Flat 7Up, poitin and other miracle cures of Ireland

Last week I received my second dose of my Covid jab and I’m now fully vaccinated. By all accounts it was a miracle that modern science was so rapid in its development, however it wasn’t the first miracle cure to hit our shores.

“The doctor said flat 7Up is very good for that,” my mother would continuously say when I was growing up. You could have anything: verrucas to headaches, gum boils or fevers – there was nothing a bit of flat 7Up couldn’t fix.

It was up there with some other incredible medical cures that circulated rampantly in the 80s like milk of magnesia, dock leaves for stings and “run it off” for broken legs.

In fairness, there was also an underground poitin trade. Whispers circulated that rubbing poitin into your muscles would give you “Shergar” like legs and horse-like recovery to boot! But 7Up wasn’t illegal and was solely an oral remedy. You also didn’t need to know someone who knew someone who knew your first cousin who went out with a fella who knew a man who could get you a jar of it either.

But where did the 7Up idea come from? And why, particularly, did it need to be flat? Some people went a step further and swore by boiling it. Only then could the pharmaceutical elixir of the soft drink or, as thoroughbred culchies say, ‘mineral’ be brought to life.

I imagine (and this is truly conjecture) it came about after a GP told someone to take it to replace lost sugars after a particularly bad case of the trots. When the patient said that they didn’t like the fizz the doctor told them to just drink it flat and it worked.

Thus ensued a Chinese whisper that permeated through Irish society more veraciously than any viral Facebook post. Essentially flat soft drinks were the original electrolyte drinks. But this was long before you could easily Google what an electrolyte was. This was the era when you would ring your neighbour when the electricity went out and say: “Is yours gone too?” Sugar has long been a common cure-all for ailments, particularly diarrhoea, shock and hangovers (which can all too commonly happen simultaneously). I have first-hand experience of a Capri Sun almost literally bringing my then three-year-old daughter back to life after one of the worst nights she’s ever experienced.

Now thanks to the recent reboot of Mary Poppins, the three of them sing “a spoon full of sugar makes the medicine go down” any time they are trying to blackmail me into dolling out the chocolate bars.

“It is a massive stretch I concede to say that 7Up replaced our ancestral itch for drinking out of wells with magical properties but bear with me…”

If you look at the ingredients, 7Up contains the basic fizzy pop stuff that’s in nearly all soft drinks so why the heroic status around it? Possibly because, like lots of these drinks, at some stage it did contain some pretty powerful drugs.

It was invented by Charles Leiper Grigg in 1920. He first sold it as “Bib-Label Lithiated Lemon-Lime Soda” not the catchiest of names but Like Coca Cola which originally contained cocaine, 7Up originally had lithium citrate in its ingredients.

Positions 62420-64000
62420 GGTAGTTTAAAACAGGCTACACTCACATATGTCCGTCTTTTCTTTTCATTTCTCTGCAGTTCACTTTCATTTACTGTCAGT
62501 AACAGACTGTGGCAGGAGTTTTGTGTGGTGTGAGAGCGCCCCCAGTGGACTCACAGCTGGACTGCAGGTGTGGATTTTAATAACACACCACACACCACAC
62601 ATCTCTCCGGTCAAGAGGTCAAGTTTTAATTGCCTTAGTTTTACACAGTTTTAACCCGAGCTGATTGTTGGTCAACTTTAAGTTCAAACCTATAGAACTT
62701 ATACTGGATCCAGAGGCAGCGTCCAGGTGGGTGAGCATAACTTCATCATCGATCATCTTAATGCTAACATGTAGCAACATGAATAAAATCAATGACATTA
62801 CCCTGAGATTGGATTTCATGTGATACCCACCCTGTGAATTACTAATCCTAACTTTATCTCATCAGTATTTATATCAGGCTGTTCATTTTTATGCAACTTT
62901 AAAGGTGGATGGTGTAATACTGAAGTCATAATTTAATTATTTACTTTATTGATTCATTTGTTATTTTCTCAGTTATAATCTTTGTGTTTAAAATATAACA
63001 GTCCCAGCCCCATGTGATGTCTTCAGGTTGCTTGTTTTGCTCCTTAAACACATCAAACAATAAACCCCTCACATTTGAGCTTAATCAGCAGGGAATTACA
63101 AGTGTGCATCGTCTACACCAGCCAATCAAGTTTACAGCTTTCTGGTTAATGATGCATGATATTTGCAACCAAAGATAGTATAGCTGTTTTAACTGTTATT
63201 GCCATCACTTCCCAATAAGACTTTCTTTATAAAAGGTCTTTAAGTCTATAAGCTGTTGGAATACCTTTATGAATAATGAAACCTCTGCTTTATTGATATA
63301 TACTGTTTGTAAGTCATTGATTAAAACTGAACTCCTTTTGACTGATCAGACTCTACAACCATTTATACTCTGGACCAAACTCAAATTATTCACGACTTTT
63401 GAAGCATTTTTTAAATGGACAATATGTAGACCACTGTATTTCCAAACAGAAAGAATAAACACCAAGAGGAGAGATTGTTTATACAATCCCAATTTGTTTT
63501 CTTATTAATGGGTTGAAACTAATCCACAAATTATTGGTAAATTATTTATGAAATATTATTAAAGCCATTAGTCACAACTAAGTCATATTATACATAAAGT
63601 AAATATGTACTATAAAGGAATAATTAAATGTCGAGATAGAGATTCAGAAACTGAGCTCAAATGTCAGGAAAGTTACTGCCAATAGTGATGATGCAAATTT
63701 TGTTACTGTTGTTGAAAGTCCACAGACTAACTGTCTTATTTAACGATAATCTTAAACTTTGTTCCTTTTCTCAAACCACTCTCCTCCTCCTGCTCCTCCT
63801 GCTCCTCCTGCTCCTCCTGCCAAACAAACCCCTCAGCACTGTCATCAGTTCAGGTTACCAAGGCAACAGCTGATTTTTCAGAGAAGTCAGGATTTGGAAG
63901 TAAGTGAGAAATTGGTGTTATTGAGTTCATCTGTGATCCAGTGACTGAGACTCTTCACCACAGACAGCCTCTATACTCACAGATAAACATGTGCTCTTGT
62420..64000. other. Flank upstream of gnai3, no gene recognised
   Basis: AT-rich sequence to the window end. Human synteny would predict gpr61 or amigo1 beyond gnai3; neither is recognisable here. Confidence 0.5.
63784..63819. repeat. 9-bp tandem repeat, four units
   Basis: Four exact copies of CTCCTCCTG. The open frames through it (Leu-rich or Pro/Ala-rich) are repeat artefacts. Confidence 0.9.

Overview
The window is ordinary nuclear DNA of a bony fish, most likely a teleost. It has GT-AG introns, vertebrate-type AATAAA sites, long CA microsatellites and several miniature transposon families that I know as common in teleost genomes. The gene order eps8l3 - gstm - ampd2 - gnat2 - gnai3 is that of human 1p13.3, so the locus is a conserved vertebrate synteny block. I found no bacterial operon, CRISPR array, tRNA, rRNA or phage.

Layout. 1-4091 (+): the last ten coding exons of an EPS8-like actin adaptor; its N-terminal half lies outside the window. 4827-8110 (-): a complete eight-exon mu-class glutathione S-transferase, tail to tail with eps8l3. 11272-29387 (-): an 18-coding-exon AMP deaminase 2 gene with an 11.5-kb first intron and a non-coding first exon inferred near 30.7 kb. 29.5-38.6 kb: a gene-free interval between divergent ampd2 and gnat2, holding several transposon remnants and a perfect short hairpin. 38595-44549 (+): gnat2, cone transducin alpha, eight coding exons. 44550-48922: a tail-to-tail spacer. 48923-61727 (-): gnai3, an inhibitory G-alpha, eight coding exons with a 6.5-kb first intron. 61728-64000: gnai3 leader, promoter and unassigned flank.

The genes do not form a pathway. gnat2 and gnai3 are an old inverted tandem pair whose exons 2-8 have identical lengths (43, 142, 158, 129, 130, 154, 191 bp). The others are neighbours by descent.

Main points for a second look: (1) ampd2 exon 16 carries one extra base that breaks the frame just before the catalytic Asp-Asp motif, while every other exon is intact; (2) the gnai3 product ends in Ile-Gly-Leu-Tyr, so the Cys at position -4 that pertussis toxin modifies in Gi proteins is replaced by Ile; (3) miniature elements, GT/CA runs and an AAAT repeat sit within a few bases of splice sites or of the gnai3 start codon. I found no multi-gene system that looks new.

The exact same lithium citrate that’s used today to treat various psychological issues. By 1948 it was taken out. That’s not that long ago. However, it’s not the first time the Irish population has been drawn towards finding lithium in odd places.

Some of the ‘magic wells’, as we call them, that are dotted across the landscape have trace elements of lithium in their waters. It is a massive stretch I concede to say that 7Up replaced our ancestral itch for drinking out of wells with magical properties but bear with me, my next hypothesis is possibly more plausible.

When I was ten years of age, I had my appendix out. Prior to going to the hospital my father tried to fix it with the “run it off” method. When that didn’t work, he conceded to my mother and told her to bring me in. A day later I had my appendix out.

I woke up surrounded by groaning men and a nuclear arsenal of 7Up bottles that surrounded my bed like green moss on the base of an old tree. Therein lies the possible answer to the flat 7Up conundrum. What do you bring to someone in hospital? You can’t bring chocolate or biscuits sure they are bad for you!

You most certainly don’t want to be the first person in the history of hospital visits to bring someone a nice bottle of wine although I still think this is a perfectly good gift. I say “still” because I was bringing one to a friend of mine before my wife stopped me: “What’s she supposed to do Bernard get hammered with the nurses?” There is an obvious throwback to 7Ups origins which makes it a “healthy” recovery drink. Go to any hospital in the country today and you’ll see them, going flat of their own accord, drooping like Salvador Dali’s melting clocks on those hard white wood-chip lockers.

But here is one final fizzy thought. I think they took the fizz out of it because the fizz made it enjoyable. When I think of flat 7Up I think of Good Friday Mass, shops closed on Wednesdays for no apparent reason and very serious discussions on Today Tonight about Northern Ireland.

There would be absolutely no point in drinking something pleasurable if you were sick. There was an Ireland, not that long ago, that just had to take the fizz out of everything, because if they didn’t the guilt would have anyway. And what happened to the green bottles when they were empty? Were they sent to the recycling centre? Well no, there was a craze to fill them full of water to keep cats off your lawn. Sounds bizarre, but I still know people who swear by it to this day.

Above all there was an almost obligatory law for fathers of the 80s to put some incredible hazardous liquid in them and put them in the garage just at the right height for a little six-year-old Bernard to come along and think “mmmmm yummy”. Now that was one thing flat 7Up definitely couldn’t fix.

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